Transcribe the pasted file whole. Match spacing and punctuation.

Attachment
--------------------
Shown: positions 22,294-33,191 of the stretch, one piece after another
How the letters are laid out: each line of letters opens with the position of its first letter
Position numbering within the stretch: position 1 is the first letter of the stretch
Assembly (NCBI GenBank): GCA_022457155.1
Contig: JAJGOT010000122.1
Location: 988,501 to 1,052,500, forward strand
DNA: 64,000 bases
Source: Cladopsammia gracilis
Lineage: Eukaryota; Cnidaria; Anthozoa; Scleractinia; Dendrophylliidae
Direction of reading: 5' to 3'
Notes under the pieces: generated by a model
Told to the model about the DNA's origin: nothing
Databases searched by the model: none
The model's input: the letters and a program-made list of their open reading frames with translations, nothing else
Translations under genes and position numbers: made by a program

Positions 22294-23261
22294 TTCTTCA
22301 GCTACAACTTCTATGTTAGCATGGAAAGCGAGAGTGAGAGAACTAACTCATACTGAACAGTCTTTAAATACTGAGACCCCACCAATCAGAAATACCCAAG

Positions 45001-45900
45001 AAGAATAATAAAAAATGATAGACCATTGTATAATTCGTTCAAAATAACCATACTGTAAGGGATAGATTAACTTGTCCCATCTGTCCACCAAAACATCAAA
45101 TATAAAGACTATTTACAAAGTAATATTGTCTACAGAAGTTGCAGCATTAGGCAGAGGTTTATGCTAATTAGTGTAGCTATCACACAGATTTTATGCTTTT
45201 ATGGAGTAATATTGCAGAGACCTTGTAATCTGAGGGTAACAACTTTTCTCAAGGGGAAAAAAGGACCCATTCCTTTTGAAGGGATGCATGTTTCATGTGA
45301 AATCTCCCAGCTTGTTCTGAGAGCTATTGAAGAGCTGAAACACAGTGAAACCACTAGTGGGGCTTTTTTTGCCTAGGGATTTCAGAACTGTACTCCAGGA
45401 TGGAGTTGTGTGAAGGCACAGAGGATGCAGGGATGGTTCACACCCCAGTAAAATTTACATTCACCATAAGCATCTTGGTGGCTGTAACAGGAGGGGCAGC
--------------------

Shown: positions 22,294-33,191 of the stretch, one piece after another
How the letters are laid out: each line of letters opens with the position of its first letter
Position numbering within the stretch: position 1 is the first letter of the stretch
Assembly (NCBI GenBank): GCA_022457155.1
Contig: JAJGOT010000122.1
Location: 988,501 to 1,052,500, forward strand
DNA: 64,000 bases
Source: Cladopsammia gracilis
Lineage: Eukaryota; Cnidaria; Anthozoa; Scleractinia; Dendrophylliidae
Direction of reading: 5' to 3'
Notes under the pieces: generated by a model
Told to the model about the DNA's origin: nothing
Databases searched by the model: none
The model's input: the letters and a program-made list of their open reading frames with translations, nothing else
Translations under genes and position numbers: made by a program

Positions 22294-23261
22294 TTCTTCA
22301 GCTACAACTTCTATGTTAGCATGGAAAGCGAGAGTGAGAGAACTAACTCATACTGAACAGTCTTTAAATACTGAGACCCCACCAATCAGAAATACCCAAG

Positions 45001-45900
45001 AAGAATAATAAAAAATGATAGACCATTGTATAATTCGTTCAAAATAACCATACTGTAAGGGATAGATTAACTTGTCCCATCTGTCCACCAAAACATCAAA
45101 TATAAAGACTATTTACAAAGTAATATTGTCTACAGAAGTTGCAGCATTAGGCAGAGGTTTATGCTAATTAGTGTAGCTATCACACAGATTTTATGCTTTT
45201 ATGGAGTAATATTGCAGAGACCTTGTAATCTGAGGGTAACAACTTTTCTCAAGGGGAAAAAAGGACCCATTCCTTTTGAAGGGATGCATGTTTCATGTGA
45301 AATCTCCCAGCTTGTTCTGAGAGCTATTGAAGAGCTGAAACACAGTGAAACCACTAGTGGGGCTTTTTTTGCCTAGGGATTTCAGAACTGTACTCCAGGA
45401 TGGAGTTGTGTGAAGGCACAGAGGATGCAGGGATGGTTCACACCCCAGTAAAATTTACATTCACCATAAGCATCTTGGTGGCTGTAACAGGAGGGGCAGC